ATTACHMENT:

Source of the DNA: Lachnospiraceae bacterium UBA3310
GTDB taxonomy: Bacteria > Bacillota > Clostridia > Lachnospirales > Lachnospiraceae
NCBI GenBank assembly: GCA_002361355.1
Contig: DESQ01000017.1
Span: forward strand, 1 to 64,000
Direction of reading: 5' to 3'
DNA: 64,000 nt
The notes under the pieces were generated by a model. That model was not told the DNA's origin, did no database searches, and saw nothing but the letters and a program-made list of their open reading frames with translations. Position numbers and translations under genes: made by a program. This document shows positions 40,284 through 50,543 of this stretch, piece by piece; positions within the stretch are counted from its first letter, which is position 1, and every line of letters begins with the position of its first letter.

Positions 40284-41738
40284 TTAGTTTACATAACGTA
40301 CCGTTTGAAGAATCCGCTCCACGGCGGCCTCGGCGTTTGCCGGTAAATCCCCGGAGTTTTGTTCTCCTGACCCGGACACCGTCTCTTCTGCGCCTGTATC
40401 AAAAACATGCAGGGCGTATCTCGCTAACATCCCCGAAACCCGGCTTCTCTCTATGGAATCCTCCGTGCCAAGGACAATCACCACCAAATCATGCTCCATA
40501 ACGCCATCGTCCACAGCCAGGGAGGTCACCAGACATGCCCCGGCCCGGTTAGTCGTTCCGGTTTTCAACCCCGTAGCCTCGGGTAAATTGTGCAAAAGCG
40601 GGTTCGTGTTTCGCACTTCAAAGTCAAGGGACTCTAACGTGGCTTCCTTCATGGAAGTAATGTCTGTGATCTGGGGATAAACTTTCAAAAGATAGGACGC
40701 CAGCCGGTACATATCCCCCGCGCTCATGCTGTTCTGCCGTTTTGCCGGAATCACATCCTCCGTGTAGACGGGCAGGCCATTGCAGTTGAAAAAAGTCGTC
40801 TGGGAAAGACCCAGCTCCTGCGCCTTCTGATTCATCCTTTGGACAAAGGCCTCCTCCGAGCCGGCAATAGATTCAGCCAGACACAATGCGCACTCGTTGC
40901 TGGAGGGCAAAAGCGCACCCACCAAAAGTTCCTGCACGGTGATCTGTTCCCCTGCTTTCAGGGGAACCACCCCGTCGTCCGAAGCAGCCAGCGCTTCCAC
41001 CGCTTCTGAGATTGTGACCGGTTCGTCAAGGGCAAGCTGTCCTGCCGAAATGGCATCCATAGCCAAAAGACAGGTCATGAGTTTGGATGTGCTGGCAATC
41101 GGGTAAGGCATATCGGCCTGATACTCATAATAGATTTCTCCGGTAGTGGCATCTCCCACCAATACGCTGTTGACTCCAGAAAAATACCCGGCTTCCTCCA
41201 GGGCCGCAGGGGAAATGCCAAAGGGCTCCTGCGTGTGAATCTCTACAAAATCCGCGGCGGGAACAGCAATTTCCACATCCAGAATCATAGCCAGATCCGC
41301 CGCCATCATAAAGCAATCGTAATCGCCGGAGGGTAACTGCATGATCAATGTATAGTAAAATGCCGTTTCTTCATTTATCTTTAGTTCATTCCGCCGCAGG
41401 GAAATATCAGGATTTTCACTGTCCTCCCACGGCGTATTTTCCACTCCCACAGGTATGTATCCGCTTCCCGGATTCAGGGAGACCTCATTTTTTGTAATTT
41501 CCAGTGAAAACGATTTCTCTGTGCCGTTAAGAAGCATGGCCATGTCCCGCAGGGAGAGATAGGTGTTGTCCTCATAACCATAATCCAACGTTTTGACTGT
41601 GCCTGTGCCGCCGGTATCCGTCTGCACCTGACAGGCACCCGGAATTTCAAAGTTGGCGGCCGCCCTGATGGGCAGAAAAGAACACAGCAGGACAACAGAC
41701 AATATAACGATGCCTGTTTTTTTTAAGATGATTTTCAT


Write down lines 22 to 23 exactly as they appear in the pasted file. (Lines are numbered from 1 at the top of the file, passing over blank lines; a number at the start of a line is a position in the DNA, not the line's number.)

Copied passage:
41401 GAAATATCAGGATTTTCACTGTCCTCCCACGGCGTATTTTCCACTCCCACAGGTATGTATCCGCTTCCCGGATTCAGGGAGACCTCATTTTTTGTAATTT
41501 CCAGTGAAAACGATTTCTCTGTGCCGTTAAGAAGCATGGCCATGTCCCGCAGGGAGAGATAGGTGTTGTCCTCATAACCATAATCCAACGTTTTGACTGT